NHWS data include the number of traditional healthcare provider (HCP) visits (eg, general practitioner, internist, psychiatrist), number of hospitalizations, and number of ER visits respondents report having in the last 6 months. Using these data, mean utilization rates for patients with each level of SI were calculated for the 6-month recall period and then divided by 6 to estimate the mean per patient per month (PPPM) utilization.

Direct and Indirect Costs

The cost for an average HCP visit, hospitalization, and ER visit were obtained from the 2013 Medical Expenditure Panel Survey (MEPS) data.35 The 2013 mean values (US dollars) for each HRU type were: ER visit ($939), hospitalization ($13,097), and HCP visit ($200). To calculate mean PPPM direct costs for each HRU type, for each level of SI, the mean PPPM utilization rates were multiplied by the mean cost for the corresponding type of HRU.

Indirect costs were calculated based on responses to the WPAI for each employed respondent and by using 2013 median weekly income figures obtained from the Bureau of Labor Statistics.36 For each respondent, an hourly rate was estimated by dividing the median weekly income by the number of hours in the typical work week. Next, the number of hours missed in the last week because of one’s health (absenteeism) and the number of hours not productive in the last week because of health impairment while at work (presenteeism) were multiplied by the hourly rates to arrive at total lost wages for the week. These figures were then multiplied by the average number of work weeks in a year to obtain annual estimates. Finally, costs were divided by 12 to arrive at a PPPM estimate of indirect costs.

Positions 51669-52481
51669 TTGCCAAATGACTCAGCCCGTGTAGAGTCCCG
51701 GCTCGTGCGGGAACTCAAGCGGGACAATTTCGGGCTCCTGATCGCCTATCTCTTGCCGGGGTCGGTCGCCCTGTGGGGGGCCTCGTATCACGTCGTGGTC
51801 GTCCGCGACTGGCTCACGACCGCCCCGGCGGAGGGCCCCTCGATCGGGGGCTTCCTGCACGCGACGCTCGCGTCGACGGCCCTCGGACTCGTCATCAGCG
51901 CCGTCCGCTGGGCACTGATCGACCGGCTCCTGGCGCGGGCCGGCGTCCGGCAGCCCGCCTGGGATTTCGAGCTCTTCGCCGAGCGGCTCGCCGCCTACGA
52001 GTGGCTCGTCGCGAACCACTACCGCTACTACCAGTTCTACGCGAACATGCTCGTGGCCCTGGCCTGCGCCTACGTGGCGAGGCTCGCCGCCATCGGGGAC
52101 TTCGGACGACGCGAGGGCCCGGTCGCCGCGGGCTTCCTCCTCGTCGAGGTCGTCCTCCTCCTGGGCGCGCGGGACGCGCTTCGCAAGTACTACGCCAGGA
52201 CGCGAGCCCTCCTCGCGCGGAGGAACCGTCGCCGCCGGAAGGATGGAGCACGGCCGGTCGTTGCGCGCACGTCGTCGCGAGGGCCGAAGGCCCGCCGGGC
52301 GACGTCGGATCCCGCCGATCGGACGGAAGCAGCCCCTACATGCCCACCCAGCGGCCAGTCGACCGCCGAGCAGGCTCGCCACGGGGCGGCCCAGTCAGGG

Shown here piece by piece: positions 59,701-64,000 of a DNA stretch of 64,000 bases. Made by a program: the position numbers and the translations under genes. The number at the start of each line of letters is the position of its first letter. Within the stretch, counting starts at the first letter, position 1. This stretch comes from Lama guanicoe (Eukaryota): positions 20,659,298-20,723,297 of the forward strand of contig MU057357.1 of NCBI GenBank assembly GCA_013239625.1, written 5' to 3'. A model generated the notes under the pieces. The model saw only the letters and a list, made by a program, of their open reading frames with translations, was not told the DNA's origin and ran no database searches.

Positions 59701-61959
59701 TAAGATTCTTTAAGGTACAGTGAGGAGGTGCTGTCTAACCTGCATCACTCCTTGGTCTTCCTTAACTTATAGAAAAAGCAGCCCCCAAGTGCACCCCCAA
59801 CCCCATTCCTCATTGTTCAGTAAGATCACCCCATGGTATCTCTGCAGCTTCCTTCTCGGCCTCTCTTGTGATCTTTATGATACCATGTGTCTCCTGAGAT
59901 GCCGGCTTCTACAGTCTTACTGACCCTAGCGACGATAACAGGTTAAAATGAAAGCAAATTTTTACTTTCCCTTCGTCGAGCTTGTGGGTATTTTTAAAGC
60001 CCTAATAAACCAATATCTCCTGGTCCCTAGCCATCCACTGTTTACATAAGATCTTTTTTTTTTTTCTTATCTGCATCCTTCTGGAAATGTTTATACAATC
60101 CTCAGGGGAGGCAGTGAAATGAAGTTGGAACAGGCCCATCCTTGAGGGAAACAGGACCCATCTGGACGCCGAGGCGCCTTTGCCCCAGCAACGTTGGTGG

The overall sample was analyzed by the level of SI. Patient demographic and clinical characteristics were assessed using descriptive statistics, using frequencies and percentages for categorical variables and means and standard deviations for continuous variables. Differences between the levels of SI groups were examined across all patient demographics, clinical characteristics, and outcomes. For categorical variables, chi-square tests were used to determine significant differences while analysis of variance was used for continuous variables. The focal comparison was between patients with high SI and those with no SI.


Patient Demographics